Candlestick Patterns; The Basic of Stock Prices and FX Charts
The first time I looked at a stock price chart, I was confused by the shapes and design of what is called “candlestick charts.” These kinds of charts are easily identified by their distinctive empty or filled vertical sticks.
These charts can actually be quite complicated. One new popular trading app, Robinhood for example, shows price changes as lines in order to avoid candlestick chart complexity. However, the complexity of the candlestick is what allows this style of charting to reveal so much information. This information is so valuable and interesting that candlestick patterns have been developed and analyzed since the 17th century in Japan.
Even as we specialize in advanced emerging technology such as AI and deep learning, we also make the most out of proven analytics such as candlestick patterns. Last month, we released AlpacaScan, a daily notification that screens chart patterns based on popular candlestick configurations. Next we explain the basics of candlestick patterns.
What is a ‘candlestick’?
A candlestick displays price changes for an unit period, such as 1 minute, 5 minutes, 15 minutes, 1 hour, 4 hours, 1 day or 1 week. It is called ‘candlestick’ because the shape resembles a candlestick.
A candlestick pattern shows the high, low, open and close values. The thick portion of the candlestick that is either hollow or filled is called “the real body” while the long thin lines that resemble candle wicks above and below the body are called “shadows.”
There are nine basic candlestick shapes.
Although the shapes appear simple,they reveal a great deal of information about price changes quickly and visually. Although each candlestick displays multiple data points , much more highly valuable information can be extracted from a set of candlesticks.
The history of candlestick pattern according to Wikipedia
Some of the earliest technical trading analysis was used to track prices of rice in the 17th century. Much of the credit for candlestick charting goes to Munehisa Homma (1724–1803), a rice merchant from Sakata, Japan who traded in the Ojima Rice market in Osaka during the Tokugawa Shogunate.
In 1755, he wrote (三猿金泉秘録, San-en Kinsen Hiroku, The Fountain of Gold – The Three Monkey Record of Money), the first book on market psychology. In this, he claims that the psychological aspect of the market is critical to trading success and that traders’ emotions have a significant influence on rice prices. He notes that recognizing this can enable one to take a position against the market: “when all are bearish, there is cause for prices to rise”(and vice versa).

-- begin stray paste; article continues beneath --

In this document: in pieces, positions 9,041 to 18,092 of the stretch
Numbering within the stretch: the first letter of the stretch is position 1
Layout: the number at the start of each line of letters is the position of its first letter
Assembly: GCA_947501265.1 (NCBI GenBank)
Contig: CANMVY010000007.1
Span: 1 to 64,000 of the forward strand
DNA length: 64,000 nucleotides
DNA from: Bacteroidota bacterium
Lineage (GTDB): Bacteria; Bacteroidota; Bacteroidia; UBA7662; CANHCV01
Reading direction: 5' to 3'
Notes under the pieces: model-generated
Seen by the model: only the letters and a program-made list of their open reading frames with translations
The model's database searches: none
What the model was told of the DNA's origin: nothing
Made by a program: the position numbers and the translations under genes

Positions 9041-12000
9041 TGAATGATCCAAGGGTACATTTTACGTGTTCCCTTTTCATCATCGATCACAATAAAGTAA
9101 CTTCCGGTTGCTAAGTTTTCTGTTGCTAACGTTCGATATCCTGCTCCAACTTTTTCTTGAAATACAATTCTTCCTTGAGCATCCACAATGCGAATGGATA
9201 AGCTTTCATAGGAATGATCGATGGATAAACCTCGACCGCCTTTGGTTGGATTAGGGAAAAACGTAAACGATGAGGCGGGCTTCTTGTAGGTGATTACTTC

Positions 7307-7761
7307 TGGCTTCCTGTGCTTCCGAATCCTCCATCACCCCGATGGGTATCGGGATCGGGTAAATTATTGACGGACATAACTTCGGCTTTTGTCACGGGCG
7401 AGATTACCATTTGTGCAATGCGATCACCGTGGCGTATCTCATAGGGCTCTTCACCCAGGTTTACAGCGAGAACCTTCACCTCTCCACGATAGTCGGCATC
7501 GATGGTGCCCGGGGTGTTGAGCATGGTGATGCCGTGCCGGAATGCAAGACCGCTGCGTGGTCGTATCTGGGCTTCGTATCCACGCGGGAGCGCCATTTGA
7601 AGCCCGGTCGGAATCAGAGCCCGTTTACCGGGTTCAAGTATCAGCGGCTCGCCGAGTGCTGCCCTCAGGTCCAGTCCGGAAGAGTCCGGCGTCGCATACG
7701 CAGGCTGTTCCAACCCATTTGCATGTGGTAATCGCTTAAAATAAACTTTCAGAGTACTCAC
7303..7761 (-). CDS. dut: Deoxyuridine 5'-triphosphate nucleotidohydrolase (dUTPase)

He describes the rotation of Yang (a bull market), and Yin (a bear market) and claims that within each type of market is an instance of the other type. He appears to have used weather and market volume as well as price in adopting trading positions.
Japanese candlesticks differ from the typical North America bar chart style in the way it is visually represented. Although both identify the same points of open, close, high and low, the stylistic properties of the candlestick put a visual emphasis on the relationship between the opening and closing prices with the same day and within a larger pattern. Many chartists and technical analysts make use of these visual cues to better understand the market sentiment.
Candlestick pattern analysis however, is very complex, and the usefulness of a pattern depends on certain external factors. For example, because candlestick chart patterns have become so popular over the last several years, many financial firms have invested a great deal in deconstructing known patterns and developing algorithms to take advantage of that. The automation of trading means that market movement and sentiment can be captured much more quickly and alter the meaning of the candlestick in ways not previously conceived.
Despite the accelerated evolution in candlestick analysis, reliable patterns that stay true to the fundamentals continue to appear, allowing for short and long term profit opportunities.
There is a man who takes an in-depth look at 103 candlestick formations, from identification guidelines and statistical analysis of their behavior to detailed trading tactics. His name is Thomas Bulkowski and he published a bestseller, “Encyclopedia of Candlestick Charts”.
At the next post, I am going to introduce AlpacaScan, and will walk you through how members at Alpaca use it to actually make trades.
 “Candlestick Definition’(http://www.investopedia.com/terms/c/candlestick.asp)
“Introduction to Candlesticks”(http://stockcharts.com/school/doku.php?id=chart_school:chart_analysis:introduction_to_candlesticks)
 “Wikipedia:Candlestick pattern”(https://en.wikipedia.org/wiki/Candlestick_pattern)